MORGAN: Of course you are. Are you still a Catholic.

MORISSETTE: No, I'm not an organized religion kind of person.

MORGAN: Do you believe in God.

MORISSETTE: I love God. I love --

MORGAN: Of course you do. You love everything.

MORISSETTE: Yes, I do actually, even when I hate it.

MORGAN: Do you pray?

MORISSETTE: I pray all the time. I'm praying right now. MORGAN: Really? For what? The interview to end?


MORGAN: To continue.


MORISSETTE: Yes, I pray all the time.

MORGAN: Tell me about this new album, "Havoc and Bright Lights."

MORISSETTE: Yes. It covers a big range of what's going on right now. There's a love sing for my husband called "Til You," a song called "Woman Down" where I talked about the women's movement and us moving away from misogyny and patriarchy. Hard for me not to comment on that.

Consciousness, there's a song called "Edge of Evolution." There's a song called "Win and Win," the new paradigm being that in business or in politics, heaven forbid, or in romance or in family, win and win or no deal is the kind of new mantra.

MORGAN: Whereas the answer is probably compromise I would guess, right?

MORISSETTE: I don't know if compromise is actually the word. It's that the agreement or the deal or whatever it is, it really literally mutually benefits both people. So there is no sense of compromise in that way. I think the old paradigm is win/lose, and that people would actually be OK with that. It's very separatist, which is -- which is the danger in believing that we're separate. It can lead to war and violence internally, externally or otherwise.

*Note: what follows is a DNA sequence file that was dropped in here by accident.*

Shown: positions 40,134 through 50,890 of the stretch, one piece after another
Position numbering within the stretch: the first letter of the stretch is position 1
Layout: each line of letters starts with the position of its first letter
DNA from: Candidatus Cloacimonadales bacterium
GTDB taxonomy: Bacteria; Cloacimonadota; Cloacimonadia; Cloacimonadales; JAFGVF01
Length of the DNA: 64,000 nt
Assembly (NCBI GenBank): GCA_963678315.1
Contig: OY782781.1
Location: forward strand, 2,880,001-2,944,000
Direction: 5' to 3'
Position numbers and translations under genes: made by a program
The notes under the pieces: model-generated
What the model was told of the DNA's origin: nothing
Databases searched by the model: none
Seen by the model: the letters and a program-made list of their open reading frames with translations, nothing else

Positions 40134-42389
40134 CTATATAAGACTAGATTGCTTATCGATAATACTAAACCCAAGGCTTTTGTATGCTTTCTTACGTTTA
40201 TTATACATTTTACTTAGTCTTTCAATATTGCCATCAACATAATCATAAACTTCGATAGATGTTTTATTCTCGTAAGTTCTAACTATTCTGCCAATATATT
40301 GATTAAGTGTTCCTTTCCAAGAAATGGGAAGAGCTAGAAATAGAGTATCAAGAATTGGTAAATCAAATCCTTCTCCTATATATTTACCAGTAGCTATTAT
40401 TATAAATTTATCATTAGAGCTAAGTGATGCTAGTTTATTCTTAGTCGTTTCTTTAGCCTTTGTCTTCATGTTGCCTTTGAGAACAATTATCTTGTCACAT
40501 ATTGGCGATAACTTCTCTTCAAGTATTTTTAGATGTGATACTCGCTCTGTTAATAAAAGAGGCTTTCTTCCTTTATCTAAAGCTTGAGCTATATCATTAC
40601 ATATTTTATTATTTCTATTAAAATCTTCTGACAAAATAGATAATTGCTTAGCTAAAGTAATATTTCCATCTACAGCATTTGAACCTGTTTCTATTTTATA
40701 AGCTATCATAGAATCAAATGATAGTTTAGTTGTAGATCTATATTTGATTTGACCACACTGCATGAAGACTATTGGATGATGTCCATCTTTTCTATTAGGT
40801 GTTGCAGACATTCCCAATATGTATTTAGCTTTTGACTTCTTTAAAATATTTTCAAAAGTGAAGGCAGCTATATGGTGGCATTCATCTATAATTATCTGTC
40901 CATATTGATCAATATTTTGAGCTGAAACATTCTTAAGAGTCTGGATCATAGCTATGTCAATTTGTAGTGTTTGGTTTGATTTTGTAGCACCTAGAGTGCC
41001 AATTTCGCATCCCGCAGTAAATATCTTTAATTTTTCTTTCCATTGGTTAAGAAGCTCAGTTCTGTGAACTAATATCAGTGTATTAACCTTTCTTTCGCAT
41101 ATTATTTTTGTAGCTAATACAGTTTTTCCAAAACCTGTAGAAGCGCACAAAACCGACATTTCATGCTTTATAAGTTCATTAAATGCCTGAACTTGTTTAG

MORGAN: Do you like being a celebrity?

MORISSETTE: I love it. I used to hate it because I was a people watcher. I would sit on park benches and just stare and watch and behold. Then, all of a sudden, everyone's eyeballs turned to me. So that was quite devastating for a while.

But in the late '90s, I realized that I could use fame to serve my agenda. And I wrote a song called "Celebrity" on this record, where I do comment on the idea of fame being an end versus a means to an end. You know? Fame as a means to an end is a tool for me to serve, is lovely. But, in and of itself, it proved to be pretty hollow.